A retrospective chart review of the demographics of patients presenting with urinary calculi to Inkosi Albert Luthuli Central Hospital Urology Department over a 2-year period.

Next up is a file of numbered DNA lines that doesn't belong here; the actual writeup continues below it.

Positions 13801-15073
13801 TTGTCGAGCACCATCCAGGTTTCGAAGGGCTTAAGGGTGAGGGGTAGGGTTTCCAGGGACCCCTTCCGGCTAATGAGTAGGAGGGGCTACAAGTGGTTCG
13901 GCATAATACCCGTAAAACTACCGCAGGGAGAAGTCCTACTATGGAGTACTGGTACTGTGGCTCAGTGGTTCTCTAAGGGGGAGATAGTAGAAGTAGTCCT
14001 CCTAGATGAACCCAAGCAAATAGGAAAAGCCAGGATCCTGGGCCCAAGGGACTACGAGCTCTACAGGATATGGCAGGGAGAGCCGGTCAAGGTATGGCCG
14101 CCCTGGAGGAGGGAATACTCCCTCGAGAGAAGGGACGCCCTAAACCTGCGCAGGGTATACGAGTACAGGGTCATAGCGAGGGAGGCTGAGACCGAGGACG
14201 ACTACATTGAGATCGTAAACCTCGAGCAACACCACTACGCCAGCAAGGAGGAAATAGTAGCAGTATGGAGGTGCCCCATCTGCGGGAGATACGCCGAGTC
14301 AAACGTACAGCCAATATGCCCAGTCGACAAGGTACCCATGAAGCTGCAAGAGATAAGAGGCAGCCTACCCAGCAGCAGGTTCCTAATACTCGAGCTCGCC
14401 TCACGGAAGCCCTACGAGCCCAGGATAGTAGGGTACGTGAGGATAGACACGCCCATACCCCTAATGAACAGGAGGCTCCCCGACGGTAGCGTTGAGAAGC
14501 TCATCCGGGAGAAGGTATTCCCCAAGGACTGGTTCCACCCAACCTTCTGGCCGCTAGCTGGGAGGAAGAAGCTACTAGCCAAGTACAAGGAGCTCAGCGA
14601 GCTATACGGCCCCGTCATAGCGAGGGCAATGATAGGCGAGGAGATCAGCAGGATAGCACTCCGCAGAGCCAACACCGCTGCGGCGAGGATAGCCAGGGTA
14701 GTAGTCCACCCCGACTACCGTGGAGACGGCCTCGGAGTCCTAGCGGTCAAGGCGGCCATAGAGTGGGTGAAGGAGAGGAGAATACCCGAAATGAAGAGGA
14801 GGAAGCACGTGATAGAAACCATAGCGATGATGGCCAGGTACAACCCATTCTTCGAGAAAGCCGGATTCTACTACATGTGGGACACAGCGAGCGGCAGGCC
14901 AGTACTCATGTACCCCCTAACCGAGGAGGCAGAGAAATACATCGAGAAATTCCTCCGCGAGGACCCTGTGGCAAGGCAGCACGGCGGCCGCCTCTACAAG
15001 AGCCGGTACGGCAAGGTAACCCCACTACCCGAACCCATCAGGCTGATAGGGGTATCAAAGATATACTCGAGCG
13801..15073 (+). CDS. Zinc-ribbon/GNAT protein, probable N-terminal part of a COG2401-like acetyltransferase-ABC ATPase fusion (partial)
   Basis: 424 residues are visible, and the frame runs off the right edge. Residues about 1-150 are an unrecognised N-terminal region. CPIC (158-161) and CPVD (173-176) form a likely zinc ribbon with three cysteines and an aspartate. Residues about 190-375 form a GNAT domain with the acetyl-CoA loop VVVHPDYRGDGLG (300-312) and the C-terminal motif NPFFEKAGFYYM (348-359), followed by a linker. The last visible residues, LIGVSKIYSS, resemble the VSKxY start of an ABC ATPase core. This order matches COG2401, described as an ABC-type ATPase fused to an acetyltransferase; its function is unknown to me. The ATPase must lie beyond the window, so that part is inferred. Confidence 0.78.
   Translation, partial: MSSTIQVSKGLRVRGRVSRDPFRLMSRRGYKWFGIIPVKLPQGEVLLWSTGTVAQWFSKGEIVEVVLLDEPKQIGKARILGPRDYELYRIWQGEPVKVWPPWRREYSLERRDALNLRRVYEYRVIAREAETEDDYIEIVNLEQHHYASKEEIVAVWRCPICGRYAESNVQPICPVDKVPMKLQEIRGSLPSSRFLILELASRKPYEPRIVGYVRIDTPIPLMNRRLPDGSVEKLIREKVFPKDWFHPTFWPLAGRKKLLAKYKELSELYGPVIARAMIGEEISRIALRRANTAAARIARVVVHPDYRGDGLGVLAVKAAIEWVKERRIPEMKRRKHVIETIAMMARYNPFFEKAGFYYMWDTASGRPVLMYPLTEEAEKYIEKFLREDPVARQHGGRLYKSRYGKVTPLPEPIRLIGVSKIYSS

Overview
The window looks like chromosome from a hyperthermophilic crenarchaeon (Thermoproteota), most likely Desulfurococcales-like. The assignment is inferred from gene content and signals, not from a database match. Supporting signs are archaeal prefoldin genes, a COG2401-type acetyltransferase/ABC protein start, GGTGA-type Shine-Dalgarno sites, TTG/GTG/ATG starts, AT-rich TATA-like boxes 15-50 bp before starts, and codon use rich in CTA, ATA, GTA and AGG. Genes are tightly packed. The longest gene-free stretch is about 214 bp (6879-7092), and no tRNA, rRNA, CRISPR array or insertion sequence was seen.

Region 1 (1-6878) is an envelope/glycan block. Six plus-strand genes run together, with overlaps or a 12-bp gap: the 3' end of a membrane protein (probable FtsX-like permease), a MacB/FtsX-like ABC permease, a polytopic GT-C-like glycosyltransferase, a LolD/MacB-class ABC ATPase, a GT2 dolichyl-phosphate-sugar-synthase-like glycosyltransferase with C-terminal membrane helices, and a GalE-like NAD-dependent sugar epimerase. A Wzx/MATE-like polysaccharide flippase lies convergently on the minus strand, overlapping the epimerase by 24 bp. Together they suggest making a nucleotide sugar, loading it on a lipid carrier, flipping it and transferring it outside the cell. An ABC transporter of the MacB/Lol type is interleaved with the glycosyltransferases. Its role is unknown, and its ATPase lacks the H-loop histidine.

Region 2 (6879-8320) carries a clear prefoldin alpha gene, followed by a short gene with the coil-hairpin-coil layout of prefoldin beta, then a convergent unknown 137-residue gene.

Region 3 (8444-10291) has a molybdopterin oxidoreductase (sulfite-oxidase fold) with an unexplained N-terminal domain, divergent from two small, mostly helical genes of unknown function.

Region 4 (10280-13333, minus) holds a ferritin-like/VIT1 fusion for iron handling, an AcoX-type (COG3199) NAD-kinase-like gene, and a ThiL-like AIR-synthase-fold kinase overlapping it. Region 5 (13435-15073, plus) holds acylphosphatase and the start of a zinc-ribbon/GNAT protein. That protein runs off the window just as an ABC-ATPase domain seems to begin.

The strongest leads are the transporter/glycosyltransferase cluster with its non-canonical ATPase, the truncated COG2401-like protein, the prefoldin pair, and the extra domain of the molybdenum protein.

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Abstract Racial differences in the characteristics of urinary calculi are poorly described in the South African context, limiting our local understanding of urolithiasis pathology, and thwarting our efforts in designing appropriate preventative interventions. We sought to investigate differences in urinary calculi characteristics amongst the main racial groups in KwaZulu-Natal, South Africa. We conducted a retrospective chart review of patients with urinary calculi at a quaternary hospital in KwaZulu-Natal, South Africa during 2018-2019. We collected data on the patient’s age, sex, race (Caucasian, Asian, Black African), residence, and pre-ureteric stenting. Five study outcomes were investigated across racial groups: number of calculi, location of the calculi, size of the calculi, density of the calculi (Hounsfield Unit measurement >600), and the number of operative interventions performed. Data was analysed with descriptive statistics, the chi-squared test, and unadjusted/adjusted logistic regression. Our study sample consisted of 147 patients (10.9% Caucasian, 55.8% Asian, 33.3% Black African). Most patients (86.4%) were from urban areas. A higher proportion of Black Africans had urinary calculi with Hounsfield Unit measurements >600 (p=0.002). In the logistic regression models, Black Africans had a higher probability of having urinary calculi with Hounsfield Unit measurements >600 (Unadjusted Odds Ratio: 7.17, 95% Confidence Interval: 2.00-27.80; Adjusted Odds Ratio: 18.75, 95% Confidence Interval: 3.37-157.57). Our analysis suggests that Black Africans are at higher risk of having harder urinary calculi than other race groups. This has implications for urolithiasis management and highlights the importance of primary prevention in this group. We recommend additional research to confirm our findings.